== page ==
APR 12, 2020 8:22 AM PDT

Even Brief Exposure to Air Pollution Can Affect Gene Expression

WRITTEN BY: Carmen Leitch

It is well-known that when people are exposed to air pollution, they are at greater risk for cancer, respiratory, and heart diseases. Researchers are now interested in learning exactly what air pollution does, such as increasing inflammation or oxidative stress, that leads to this outcome. Several small research studies involving humans and mice have shown that the negative health effects of pollution are accompanied by changes in gene expression. In humans, air pollution levels have been correlated with changes in the activity of genes that have been associated with cancer, chronic obstructive pulmonary disease, and heart disease. Learn more about how air pollution affects the body from the video.

New work by a team of researchers has confirmed these findings and suggested that even brief exposure to air pollution can have a significant impact on gene expression. The resulting physiological changes are probably influencing the likelihood of a multitude of diseases. The findings have been reported in the journal Environment International.

In this study, Associate Professor Yuming Guo at the Monash School of Public Health and Preventive Medicine in Australia and colleagues at Nagasaki University in Japan and Cambridge University in the UK analyzed blood samples that were obtained from 192 pairs of identical twins and 74 non-identical twins. Twins are often a crucial aspect of research studies that seek to determine whether some observed characteristic in humans is due to the effect of genes or the environment. Since identical twins have the same genome, one can act as a kind of control for the other, which helps to illustrate whether a characteristic is due to genes or the environment.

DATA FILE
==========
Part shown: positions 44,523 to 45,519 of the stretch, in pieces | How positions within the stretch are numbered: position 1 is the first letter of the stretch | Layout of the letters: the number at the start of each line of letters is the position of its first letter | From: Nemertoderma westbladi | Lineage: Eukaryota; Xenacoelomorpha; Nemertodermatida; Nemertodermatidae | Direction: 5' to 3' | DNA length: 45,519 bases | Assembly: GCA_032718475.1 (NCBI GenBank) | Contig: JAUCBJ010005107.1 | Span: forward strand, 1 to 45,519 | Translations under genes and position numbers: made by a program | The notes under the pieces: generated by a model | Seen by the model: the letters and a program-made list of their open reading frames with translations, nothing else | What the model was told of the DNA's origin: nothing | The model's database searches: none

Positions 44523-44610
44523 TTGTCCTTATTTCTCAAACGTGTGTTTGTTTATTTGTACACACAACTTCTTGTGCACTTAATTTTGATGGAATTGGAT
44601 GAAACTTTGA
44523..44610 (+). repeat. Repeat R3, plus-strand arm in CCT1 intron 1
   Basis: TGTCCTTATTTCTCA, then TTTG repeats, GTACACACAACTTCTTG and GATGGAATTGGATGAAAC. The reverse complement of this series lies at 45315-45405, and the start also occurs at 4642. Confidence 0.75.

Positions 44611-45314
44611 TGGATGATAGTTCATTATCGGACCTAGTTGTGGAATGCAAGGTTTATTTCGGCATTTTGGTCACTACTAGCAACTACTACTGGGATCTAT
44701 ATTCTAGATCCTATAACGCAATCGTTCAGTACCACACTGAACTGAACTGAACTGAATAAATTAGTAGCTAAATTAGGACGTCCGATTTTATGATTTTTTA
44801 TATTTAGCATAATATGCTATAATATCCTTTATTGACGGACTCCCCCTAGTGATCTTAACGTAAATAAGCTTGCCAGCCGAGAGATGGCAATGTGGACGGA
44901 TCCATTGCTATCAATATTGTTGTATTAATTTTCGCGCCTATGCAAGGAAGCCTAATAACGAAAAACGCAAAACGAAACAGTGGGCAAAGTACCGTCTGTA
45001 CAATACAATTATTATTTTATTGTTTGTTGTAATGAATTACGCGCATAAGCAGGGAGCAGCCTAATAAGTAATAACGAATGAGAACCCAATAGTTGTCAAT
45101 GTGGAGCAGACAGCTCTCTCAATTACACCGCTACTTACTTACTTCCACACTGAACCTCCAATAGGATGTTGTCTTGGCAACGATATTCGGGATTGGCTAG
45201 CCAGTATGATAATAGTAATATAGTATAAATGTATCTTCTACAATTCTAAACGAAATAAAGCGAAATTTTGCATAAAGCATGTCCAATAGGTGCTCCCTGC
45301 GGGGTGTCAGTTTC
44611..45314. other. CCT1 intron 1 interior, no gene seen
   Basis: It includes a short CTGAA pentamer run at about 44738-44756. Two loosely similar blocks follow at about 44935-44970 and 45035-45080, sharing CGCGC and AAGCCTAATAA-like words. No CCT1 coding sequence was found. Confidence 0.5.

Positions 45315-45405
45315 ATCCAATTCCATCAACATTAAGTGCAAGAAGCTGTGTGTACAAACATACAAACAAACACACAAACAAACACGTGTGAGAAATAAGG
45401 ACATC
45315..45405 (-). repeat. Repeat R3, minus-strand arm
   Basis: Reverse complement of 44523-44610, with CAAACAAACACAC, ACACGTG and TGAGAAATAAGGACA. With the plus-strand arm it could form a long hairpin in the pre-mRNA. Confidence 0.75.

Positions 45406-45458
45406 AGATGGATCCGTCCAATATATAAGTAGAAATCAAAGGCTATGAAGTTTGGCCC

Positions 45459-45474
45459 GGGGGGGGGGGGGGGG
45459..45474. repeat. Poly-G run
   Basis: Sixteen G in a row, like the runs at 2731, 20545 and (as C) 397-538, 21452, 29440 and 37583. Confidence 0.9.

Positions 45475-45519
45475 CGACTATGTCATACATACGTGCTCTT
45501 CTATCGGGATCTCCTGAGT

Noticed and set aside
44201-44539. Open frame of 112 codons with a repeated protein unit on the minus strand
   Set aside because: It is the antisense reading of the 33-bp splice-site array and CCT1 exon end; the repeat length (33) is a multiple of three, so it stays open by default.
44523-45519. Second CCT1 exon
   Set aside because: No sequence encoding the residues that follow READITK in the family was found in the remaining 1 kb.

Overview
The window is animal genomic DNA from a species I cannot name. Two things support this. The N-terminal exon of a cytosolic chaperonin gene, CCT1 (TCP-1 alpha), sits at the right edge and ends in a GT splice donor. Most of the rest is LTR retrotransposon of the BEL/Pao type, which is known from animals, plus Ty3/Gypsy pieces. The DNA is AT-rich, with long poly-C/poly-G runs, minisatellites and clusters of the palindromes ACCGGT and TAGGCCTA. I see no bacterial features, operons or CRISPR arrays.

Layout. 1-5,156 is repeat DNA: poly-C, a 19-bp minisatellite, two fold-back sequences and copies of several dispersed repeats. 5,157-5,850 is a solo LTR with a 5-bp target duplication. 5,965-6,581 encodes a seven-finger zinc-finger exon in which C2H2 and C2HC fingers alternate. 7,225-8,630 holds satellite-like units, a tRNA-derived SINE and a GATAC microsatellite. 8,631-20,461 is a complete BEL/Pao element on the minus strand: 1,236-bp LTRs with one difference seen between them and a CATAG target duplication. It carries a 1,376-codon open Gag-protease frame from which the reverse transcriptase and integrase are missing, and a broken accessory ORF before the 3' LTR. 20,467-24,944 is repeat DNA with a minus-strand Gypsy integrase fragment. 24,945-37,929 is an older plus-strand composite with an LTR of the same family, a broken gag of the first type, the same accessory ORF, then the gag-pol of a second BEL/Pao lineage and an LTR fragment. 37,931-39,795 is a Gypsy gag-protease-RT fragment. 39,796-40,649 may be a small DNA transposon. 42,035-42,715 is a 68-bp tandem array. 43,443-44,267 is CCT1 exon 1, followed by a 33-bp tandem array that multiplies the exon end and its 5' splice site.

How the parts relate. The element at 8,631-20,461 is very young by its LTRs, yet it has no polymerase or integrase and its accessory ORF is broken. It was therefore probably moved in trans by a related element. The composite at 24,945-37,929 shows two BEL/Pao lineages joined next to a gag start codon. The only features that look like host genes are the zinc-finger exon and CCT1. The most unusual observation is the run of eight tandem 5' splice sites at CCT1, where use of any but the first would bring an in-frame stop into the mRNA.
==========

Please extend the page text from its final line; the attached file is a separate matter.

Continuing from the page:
At the time that blood was drawn from the twin participants, air quality measurements were also recorded from stations in Brisbane, where the study was conducted and the participants resided. The level of the main particulate in smoke, PM2.5, and sulfur dioxide, the primary gaseous pollutant, were noted. The expression levels of six genes that are connected to disease processes triggered by pollution (oxidative stress and inflammation) were measured. Over the course of the study, the researchers determined that even low air pollution levels in Brisbane triggered changes in the expression of genes that have been linked to negative health effects.

"This is the first evidence as to how exactly exposure to [a] low level of air pollution actually alters our gene expression which in turn impacts our health," said Associate Professor Guo. "Combined with the global consequences of COVID-19 and its impact on respiratory health there is even a greater need to be conscious of limiting our exposure to air pollution."

Sources: AAAS/Eurekalert! via Monash University, Environment International

About the Author
  • Experienced research scientist and technical expert with authorships on 28 peer-reviewed publications, traveler to over 60 countries, published photographer and internationally-exhibited painter, volunteer trained in disaster-response, CPR and DV counseling.
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